United States District Court, D. Delaware
In re TRIBUNE MEDIA COMPANY, et al, Reorganized Debtors.
TRIBUNE MEDIA COMPANY, et al. Appellees. WILMINGTON TRUST COMPANY Appellant,
before the Court is an appeal by Wilmington Trust Company
seeking reversal of the Bankruptcy Court's Order
Sustaining the Reorganized Debtors' Objection to the
Class IF Other Parent Claim Asserted by Wilmington Trust
Company and from the Memorandum Opinion related to that
Order, both dated November 19, 2015. (D.I. 1, 1-2, 1-3). This
Court has jurisdiction over this appeal pursuant to 28 U.S.C.
§ 158(a)(1). Briefing is complete. (D.I. 19, 23, 25). I
heard oral argument on November 16, 2018. For the reasons
that follow, the order of the Bankruptcy Court is
REVERSED, and the case is
REMANDED for further consideration
consistent with this order.
issue on appeal is whether, considering Travelers Cas.
& Sur. Co. of Am. v. Pac. Gas & Elec. Co., 549
U.S. 443 (2007), Appellant Wilmington Trust Company is
entitled to an allowed, unsecured claim for post-petition
attorneys' fees under an otherwise valid prepetition
contract. The answer to that question hinges on the
interpretation of two provisions of the Bankruptcy Code:
Section 502 and Section 506(b).
Code Section 502(a) provides, "A claim or interest... is
deemed allowed, unless a party in interest. .. objects."
11 U.S.C. § 502(a). When an interested party objects,
Section 502(b) instructs the bankruptcy court to
"determine the amount of such claim ... and ... allow
such claim in such amount" subject to certain enumerated
exceptions. The exception most relevant to this appeal is
Section 502(b)(1) which disallows claims that are
"unenforceable against the debtor and property of the
debtor, under any agreement or applicable law for a reason
other than because such claim is contingent or
unmatured." The "applicable law" includes the
Bankruptcy Code itself. See Travelers, 549 U.S. at
506 addresses which allowed claims are secured claims. It
provides that, when there is a lien on property, claims are
secured to the extent of the value of the interest in the
property and unsecured "to the extent that the value of
such creditor's interest or the amount so subject to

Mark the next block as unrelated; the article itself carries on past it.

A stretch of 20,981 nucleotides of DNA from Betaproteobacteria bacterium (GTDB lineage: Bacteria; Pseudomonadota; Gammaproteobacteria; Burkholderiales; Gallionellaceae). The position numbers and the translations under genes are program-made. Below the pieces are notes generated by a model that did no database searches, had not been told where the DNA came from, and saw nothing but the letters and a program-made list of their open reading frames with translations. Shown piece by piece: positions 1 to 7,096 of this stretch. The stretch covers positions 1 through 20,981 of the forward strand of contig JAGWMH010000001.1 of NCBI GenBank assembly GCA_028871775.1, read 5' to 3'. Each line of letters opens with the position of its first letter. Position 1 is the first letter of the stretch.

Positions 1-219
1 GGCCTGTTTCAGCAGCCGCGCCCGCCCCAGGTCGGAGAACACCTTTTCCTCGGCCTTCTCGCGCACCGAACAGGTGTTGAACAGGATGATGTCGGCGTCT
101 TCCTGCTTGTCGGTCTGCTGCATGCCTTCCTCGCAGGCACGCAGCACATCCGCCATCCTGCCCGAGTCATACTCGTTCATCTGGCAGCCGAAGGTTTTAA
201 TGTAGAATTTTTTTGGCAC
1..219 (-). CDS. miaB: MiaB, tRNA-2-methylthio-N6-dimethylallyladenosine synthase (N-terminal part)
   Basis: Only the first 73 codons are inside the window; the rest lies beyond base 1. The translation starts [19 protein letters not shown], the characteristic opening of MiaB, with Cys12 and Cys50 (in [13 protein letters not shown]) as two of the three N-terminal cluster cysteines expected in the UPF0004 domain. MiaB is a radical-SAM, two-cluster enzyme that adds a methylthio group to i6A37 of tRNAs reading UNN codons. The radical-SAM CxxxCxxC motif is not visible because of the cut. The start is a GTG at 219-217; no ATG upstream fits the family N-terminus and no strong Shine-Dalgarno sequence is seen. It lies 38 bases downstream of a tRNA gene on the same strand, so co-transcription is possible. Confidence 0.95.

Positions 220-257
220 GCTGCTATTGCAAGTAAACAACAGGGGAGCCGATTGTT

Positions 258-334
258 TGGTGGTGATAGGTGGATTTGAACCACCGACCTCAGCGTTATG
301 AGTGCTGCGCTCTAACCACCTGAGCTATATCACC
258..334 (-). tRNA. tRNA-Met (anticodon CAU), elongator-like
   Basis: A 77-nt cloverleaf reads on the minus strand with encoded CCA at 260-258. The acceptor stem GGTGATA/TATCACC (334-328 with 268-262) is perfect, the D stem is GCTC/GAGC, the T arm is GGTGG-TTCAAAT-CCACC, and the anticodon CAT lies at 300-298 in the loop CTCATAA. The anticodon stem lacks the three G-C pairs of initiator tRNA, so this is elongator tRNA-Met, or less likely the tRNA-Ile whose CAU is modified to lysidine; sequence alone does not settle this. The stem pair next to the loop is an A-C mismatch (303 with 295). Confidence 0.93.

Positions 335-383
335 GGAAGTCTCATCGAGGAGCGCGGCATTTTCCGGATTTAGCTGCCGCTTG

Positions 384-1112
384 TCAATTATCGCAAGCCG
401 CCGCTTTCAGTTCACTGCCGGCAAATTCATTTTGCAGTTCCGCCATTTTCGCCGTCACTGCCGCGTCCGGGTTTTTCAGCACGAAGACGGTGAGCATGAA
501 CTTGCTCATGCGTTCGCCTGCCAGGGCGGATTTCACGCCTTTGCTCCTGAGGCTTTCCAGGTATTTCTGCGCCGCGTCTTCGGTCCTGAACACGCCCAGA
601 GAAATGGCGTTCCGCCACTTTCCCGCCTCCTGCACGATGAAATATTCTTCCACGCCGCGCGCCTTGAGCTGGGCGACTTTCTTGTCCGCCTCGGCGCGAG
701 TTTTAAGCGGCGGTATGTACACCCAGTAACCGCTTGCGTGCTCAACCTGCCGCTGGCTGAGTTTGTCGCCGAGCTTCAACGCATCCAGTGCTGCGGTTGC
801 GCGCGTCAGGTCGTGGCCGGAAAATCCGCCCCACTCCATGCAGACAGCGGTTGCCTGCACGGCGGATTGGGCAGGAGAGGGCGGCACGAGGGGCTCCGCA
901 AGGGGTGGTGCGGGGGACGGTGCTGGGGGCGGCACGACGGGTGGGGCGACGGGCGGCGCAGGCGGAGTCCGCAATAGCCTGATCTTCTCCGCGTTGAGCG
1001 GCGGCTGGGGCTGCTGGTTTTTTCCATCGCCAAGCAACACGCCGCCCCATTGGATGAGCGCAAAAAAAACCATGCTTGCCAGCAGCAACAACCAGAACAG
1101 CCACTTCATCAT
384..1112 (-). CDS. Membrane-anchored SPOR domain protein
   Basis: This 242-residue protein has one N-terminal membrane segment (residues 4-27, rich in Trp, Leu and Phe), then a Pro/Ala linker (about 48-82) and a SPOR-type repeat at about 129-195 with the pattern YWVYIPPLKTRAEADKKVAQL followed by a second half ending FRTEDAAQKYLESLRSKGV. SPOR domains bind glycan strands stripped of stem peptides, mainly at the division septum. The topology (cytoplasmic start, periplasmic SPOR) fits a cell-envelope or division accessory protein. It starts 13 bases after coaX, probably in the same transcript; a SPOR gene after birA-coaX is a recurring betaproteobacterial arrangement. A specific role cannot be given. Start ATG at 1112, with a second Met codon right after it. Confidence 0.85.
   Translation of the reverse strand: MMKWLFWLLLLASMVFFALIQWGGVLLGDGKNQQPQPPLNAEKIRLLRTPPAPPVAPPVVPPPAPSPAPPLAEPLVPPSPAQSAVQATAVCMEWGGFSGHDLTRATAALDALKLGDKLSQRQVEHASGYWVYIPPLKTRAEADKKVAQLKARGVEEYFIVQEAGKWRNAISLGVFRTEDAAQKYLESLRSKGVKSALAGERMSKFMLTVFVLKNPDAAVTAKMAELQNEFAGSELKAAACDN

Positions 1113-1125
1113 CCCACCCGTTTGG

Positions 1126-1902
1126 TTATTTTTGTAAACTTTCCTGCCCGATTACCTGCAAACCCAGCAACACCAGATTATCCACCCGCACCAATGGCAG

setoff is less than the amount of such allowed claim."
§ 506(a). When a claim is oversecured (i.e., the value
of the collateral exceeds the amount of the underlying
claim), Section 506(b) allows a'secured claim for
"any reasonable fees, costs, or charges provided for
under the agreement or State statute under which such claim
argue, and the Bankruptcy Court concluded, that Section
506(b) is properly read as implicitly limiting claims
allowable under Section 502. In reaching this conclusion,
Appellees apply some variation of the expressio unius est
exclusio alterius (express mention of one thing excludes
all others) canon of statutory construction. (D.I. 23 at
6-11). Specifically, Appellees argue that because the statute
expressly allows a claim for secured reasonable
attorneys' fees in Section 506(b), Congress must
otherwise have meant for such claims to be disallowed.
courts of appeals that have considered this issue
post-Travelers have unanimously rejected
Appellees' position and have allowed unsecured claims for
contractual attorneys' fees that accrued post-filing of
the bankruptcy petition. See Busson-Sokolik v. Milwaukee
Sch. of Eng'g (In re Sokolik), 635 F.3d 261, 267
(7th Cir. 2011) ("Finding no applicable exception in the
Bankruptcy Code ... we affirm the award of costs and
attorney's fees . .. ."); Ogle v. Fid. &
Deposit Co. of Md, 586 F.3d 143, 148 (2d Cir. 2009)
("[W]e hold that section 506(b) does not implicate
unsecured claims for post-petition attorneys' fees, and
it therefore interposes no bar to recovery."); SNTL
Corp. v. Ctr. Ins. Co. (In re SNTL Corp.), 571 F.3d 826,
843 (9th Cir. 2009) ("[C]laims for postpetition
attorneys' fees cannot be disallowed simply because the
claim of the creditor is unsecured."). They joined the
two courts of appeals that had found such claims allowable
prior to Travelers. See UPS Capital Bus. Credit v.
Gencarelli (In re Gencarelli), 501 F.3d 1, 6 (1st Cir.
2007) ("[D]isallowing claims in their entirety based on
section 506(b) defies common sense."); Welzel v.
Advocate Realty Invs., LLC (In re Welzel), 275 F.3d 1308
(11th Cir. 2001). Despite these decisions, there continue to
be reasoned decisions by bankruptcy and district court judges
going the other way. (See D.I. 29 (citing six such
decisions in 2016 and 2017)).
not have anything new to add to this debate. I merely note
that I cannot conclude that Section 506(b)
"expressly" disallows the claims at issue here.
Thus, I agree with the position adopted by every court of
appeals faced with this question; Section 506(b) does not
limit the allowability of unsecured claims for contractual
post-petition attorneys' fees under Section 502. The
order of the Bankruptcy Court is REVERSED,
and the case is REMANDED for further
consideration consistent with this order.
 The Third Circuit has not decided the
issue and there has never been a nationwide consensus on the
allowability of bankruptcy claims for contractual
postpetition fees. A recent Supreme Court opinion, however,
reaffirmed a requirement that claims that are within the
scope of Section 502 are allowed unless they are expressly
disallowed in the Bankruptcy Code. See Travelers Cas.
& Sur. Co. of Am. v. Pac. Gas & Elec. Co., 549
U.S. 443, 452-54 (2007) ("[C]laims enforceable under